Some musicians have nine lives. There are stories of performers who've died while performing and legendary tales of rock stars who've supposedly died and come back to life. Others are seemingly un-killable, as the true stories about Keith Richards prove. Music history is filled with terrifying stories about artists who have been electrocuted, collapsed, or experienced other near-death scenarios while performing for fans.
Some of these musicians ultimately died after being transported offstage, while others barely made it out alive. Whether it's an overdose on tranquilizers or a brain aneurysm, musicians have had some truly unthinkable on-stage experiences over the years.
Pop star Ariana Grande revealed that she almost died after the elevator she was riding onto the stage collapsed while on her Honeymoon Tour.
"You know how they have those toaster things where people come up from the stage and you pop up? Something happened with mine and I was singing the beginning of ‘Love Me Harder’ and I was going up on the thing, and long story short, the thing I was standing on had this wooden plank and it snapped!" Grande said.
The singer added that her guitarist ultimately helped her climb to safety, and that the experience was "really scary."
At a 1973 concert in San Francisco, California, drummer Keith Moon was so nervous about playing that he took what he thought were tranquilizers before the show. The tranquilizers ended up being PCP, and he ultimately passed out on stage.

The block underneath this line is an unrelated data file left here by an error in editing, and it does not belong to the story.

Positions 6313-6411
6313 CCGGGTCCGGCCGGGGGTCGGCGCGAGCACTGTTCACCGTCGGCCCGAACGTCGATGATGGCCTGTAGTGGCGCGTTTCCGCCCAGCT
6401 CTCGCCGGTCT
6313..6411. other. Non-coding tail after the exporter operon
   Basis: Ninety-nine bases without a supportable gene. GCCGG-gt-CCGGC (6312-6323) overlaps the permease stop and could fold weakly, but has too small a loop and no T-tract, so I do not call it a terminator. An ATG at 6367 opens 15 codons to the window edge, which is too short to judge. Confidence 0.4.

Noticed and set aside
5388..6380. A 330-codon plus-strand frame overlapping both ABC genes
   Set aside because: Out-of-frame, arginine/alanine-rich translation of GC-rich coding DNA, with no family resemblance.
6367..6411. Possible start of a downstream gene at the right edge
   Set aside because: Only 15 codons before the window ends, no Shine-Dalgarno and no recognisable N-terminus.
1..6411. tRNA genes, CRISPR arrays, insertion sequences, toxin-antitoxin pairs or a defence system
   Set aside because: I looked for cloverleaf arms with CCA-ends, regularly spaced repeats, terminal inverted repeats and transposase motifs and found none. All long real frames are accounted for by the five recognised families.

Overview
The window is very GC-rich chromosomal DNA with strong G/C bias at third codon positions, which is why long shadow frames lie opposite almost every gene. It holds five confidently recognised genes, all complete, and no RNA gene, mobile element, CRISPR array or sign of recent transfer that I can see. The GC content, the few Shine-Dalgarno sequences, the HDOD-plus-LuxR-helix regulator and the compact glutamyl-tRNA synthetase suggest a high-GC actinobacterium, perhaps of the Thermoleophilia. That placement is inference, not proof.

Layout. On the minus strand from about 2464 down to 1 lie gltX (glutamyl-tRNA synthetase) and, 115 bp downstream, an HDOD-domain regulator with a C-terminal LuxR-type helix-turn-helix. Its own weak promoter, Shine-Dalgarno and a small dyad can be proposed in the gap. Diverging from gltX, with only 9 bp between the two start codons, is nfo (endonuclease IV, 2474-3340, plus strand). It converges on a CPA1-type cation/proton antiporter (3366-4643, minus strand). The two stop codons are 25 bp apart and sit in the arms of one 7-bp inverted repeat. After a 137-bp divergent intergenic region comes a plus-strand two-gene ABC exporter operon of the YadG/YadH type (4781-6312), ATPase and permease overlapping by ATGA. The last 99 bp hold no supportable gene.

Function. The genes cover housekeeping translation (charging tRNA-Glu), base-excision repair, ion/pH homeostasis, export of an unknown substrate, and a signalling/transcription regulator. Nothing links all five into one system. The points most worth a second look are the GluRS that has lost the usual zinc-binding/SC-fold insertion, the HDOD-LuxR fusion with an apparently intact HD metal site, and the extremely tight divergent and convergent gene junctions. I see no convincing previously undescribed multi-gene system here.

The show went on with the help of fan Scot Halpin, who stepped in when guitarist Pete Townshend asked if anyone could play drums. Moon, meanwhile, was rushed to the hospital to have his stomach pumped. As for Halpin, he was given a tour jacket (which was later stolen) and got to live out a rock and roll fantasy with one of the biggest bands in the world.
While supporting their album Monster in Switzerland in 1995, R.E.M. drummer Bill Berry collapsed during the song "Tongue" after suffering a brain aneurysm.
"He just felt so bad that night that we took him to the hospital," guitarist Peter Buck said. "It wasn’t until the next day they did tests and then immediately scheduled the operation for the day after."
Singer Michael Stipe later told Rolling Stone in an interview that Berry's condition was extremely serious, despite ultimately recovering and finishing the tour.
"There was a period when it was hit-and-miss – nine days when Bill could have died. He came through it intact," Stipe said. Berry retired from the band following their 1996 album New Adventures in HiFi.
Quirky musician Tiny Tim's health began to decline October 1996 when he collapsed on stage at a ukulele festival in Massachusetts following a heart attack.
Two months later, Tiny Tim died on stage from a heart attack after fighting through rapidly failing health to perform.
"He waved and blew kisses to the audience, something Tim always did at the end of every show. Sue took Tim’s arm and asked if he was all right. He just stood there and said, "No, I’m not." Those were the last words he ever spoke," it was reported following his death.